ActivitiesEHN ProjectsCompleted projectsEuroHeart

EuroHeart: European Heart Health Strategy

Cardiovascular diseases (CVD) are the main cause of death and disability in Europe. WHO estimates that modest population-wide and simultaneous reductions in blood pressure, obesity, cholesterol and tobacco use would more than halve CVD incidence. To address the significant burden of CVD in Europe and to determine specific areas of intervention to contribute to preventing avoidable deaths and disability, the European Heart Network and the European Society of Cardiology have created a joint project called EuroHeart. This project, which involves partners in 21 countries in the EU and the EEA, receives co-funding from the European Commission Public Health Programme 2003-2008.

Click here to check out EuroHeart project’s publications.

The project, which started in April 2007 and finished in March 2010, has 5 major objectives, outlined below.

The specific objectives of the EuroHeart project are to:

1. Mobilise broad support for cardiovascular health promotion and cardiovascular disease prevention with a view to achieving stronger cross sector cooperation. The mechanism whereby this will be carried out is through the launch of a European Heart Health Charter. The aim of the Charter is to substantially reduce the burden of CVD in the European Union and the WHO European Region and to reduce inequalities/inequities in the disease burden within and between countries. Timeline: April – September 2007.

2. Map and analyse national plans, policies and measures impacting on cardiovascular health promotion and cardiovascular disease prevention. This objective aims to obtain comprehensive comparable information on policies and actions impacting on cardiovascular health (CVH) promotion and CVD prevention in 16 EU countries. It will provide a model for national plans. It will also identify gaps in policies and actions across Europe and improve awareness of the importance of considering heart health in a wide range of policies. A table listing policies that impact on behavioural aspects of CVH/CVD will be drawn and filled in with an analysis of which policies are adopted and implemented in the participating countries. Equally, a table listing measures including emergency services, Cardiopulmonary Resuscitation (CPR), implementation of guidelines will be drawn up and filled in with information from the participating countries. Timeline: October 2007 – September 2009.

The work performed in the framework of this work package came to an end at the conference organised on 10 September 2009 on “Combating heart disease and stroke – Planning for a healthier Europe”. At this conference, the report “Cardiovascular disease prevention in Europe – the unfinished agenda” was presented. This report provides an overview of existing national strategies and actions in the fields of cardiovascular health promotion and/or disease prevention in 16 countries in Europe.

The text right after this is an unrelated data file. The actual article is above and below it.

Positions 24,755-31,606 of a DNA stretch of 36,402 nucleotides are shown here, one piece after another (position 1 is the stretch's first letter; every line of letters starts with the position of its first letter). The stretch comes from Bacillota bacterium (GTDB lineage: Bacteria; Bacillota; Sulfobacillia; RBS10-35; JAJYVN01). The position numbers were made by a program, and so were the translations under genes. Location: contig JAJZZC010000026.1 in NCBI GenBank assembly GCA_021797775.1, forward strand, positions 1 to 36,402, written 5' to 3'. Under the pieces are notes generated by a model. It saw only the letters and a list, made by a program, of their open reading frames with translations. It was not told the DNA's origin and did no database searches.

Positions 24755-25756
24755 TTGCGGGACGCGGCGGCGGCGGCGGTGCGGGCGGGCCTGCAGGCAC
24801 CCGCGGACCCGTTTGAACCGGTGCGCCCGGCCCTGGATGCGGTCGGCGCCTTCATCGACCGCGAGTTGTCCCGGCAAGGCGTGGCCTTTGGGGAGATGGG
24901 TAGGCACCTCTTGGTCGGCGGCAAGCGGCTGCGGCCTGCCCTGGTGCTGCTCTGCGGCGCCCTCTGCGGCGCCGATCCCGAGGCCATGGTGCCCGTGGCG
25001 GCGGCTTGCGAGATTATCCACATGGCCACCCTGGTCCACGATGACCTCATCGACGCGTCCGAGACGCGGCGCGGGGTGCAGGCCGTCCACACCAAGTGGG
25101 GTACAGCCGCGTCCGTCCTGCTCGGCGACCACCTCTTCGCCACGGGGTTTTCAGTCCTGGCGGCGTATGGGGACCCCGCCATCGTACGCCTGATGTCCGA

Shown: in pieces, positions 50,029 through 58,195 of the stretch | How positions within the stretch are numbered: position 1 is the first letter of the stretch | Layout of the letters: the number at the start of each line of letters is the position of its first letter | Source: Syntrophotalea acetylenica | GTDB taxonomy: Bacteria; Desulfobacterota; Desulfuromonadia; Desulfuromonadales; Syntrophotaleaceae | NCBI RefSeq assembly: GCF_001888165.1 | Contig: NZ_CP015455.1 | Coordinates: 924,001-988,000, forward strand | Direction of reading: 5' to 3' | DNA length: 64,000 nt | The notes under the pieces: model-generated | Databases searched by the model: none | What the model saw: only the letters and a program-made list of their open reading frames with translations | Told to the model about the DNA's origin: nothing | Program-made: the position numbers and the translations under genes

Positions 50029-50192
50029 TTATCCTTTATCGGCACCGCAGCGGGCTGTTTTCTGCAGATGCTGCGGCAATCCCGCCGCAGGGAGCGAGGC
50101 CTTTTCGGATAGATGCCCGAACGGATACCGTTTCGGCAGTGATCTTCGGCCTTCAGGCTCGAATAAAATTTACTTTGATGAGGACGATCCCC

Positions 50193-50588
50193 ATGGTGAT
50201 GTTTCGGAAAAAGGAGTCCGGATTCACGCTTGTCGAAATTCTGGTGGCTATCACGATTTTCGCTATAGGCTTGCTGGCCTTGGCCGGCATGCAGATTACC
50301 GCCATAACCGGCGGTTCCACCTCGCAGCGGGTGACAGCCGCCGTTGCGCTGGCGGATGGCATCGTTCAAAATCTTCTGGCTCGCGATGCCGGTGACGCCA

3. Investigate issues concerning CVD in women. The project will collate information on research specifically on women, enrolment of women in clinical trials, awareness-raising campaigns targeting women and educational programmes targeting health professionals. It aims at improving the awareness, diagnosis and treatment of CVD in women. It will also provide recommendations for awareness campaigns targeting women and for educational programmes for health professionals. Timeline: October 2008 – March 2010. The reports from this work package can be consulted via this link.

4. Improve prevention practices at primary care level by developing local- language versions of the web-based interactive CVD risk assessment tool, HeartScore. Timeline: February 2008 – March 2010.

5. Implement and adapt European guidelines on CVD prevention to national situations. The adaptation/translation of the guidelines to the national situations will facilitate the use of the guidelines by the medical community in each country. This will lead to increased knowledge on preventive measures and risk factor identification and will reduce the gap between objectives outlined in the European guidelines for CVD prevention and the day to day situation in clinical practice. Moreover, the adaptation/translation of the guidelines to the national situations will allow networking and development of national alliances among sister organisations (e.g. equivalent to the Joint Prevention Committee at European level). Timeline: December 2007 – May 2009.